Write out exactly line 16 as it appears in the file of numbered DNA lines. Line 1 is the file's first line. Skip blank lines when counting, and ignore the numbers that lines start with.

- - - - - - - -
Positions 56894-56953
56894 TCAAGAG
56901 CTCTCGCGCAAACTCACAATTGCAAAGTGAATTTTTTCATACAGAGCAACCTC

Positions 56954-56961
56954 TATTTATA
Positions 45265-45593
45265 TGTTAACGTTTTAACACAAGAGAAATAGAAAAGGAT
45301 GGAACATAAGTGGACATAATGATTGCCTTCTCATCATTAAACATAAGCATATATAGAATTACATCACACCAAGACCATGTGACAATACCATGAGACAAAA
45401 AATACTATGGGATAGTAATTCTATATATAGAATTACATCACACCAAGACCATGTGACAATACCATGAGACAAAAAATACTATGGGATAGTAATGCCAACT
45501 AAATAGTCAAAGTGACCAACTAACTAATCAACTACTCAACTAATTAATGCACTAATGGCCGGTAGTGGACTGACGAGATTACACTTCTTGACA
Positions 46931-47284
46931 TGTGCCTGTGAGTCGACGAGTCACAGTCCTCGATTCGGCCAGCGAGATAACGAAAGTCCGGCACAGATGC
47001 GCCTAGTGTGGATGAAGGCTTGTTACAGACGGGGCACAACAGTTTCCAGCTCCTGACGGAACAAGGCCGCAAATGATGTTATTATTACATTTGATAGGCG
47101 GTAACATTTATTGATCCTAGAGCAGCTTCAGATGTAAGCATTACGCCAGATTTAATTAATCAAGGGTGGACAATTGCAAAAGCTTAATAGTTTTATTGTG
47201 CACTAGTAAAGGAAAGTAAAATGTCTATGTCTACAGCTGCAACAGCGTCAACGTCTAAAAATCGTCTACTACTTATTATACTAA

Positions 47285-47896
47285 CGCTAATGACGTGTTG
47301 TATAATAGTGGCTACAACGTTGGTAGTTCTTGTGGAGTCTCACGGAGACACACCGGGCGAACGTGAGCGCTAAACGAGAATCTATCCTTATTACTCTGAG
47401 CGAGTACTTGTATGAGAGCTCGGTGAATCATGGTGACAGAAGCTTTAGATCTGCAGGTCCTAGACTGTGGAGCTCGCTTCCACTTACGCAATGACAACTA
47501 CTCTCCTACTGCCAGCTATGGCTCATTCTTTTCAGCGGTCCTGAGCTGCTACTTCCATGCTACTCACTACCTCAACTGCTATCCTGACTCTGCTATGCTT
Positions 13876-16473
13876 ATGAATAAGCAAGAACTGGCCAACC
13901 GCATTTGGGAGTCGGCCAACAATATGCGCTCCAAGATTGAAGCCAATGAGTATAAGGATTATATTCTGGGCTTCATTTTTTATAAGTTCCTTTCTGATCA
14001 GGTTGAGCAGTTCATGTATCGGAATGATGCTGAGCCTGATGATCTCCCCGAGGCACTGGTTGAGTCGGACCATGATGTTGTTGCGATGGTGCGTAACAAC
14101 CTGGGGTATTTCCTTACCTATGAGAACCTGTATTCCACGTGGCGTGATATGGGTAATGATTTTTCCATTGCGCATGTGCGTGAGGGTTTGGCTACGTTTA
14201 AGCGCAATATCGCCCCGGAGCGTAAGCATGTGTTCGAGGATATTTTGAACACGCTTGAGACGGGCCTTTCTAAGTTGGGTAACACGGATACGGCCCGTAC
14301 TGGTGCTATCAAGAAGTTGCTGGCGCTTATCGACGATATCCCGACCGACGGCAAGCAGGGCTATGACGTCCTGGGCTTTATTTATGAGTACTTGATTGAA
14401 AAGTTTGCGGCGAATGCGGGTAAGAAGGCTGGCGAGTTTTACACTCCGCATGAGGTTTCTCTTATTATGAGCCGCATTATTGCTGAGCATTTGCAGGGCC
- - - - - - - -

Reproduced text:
Positions 47285-47896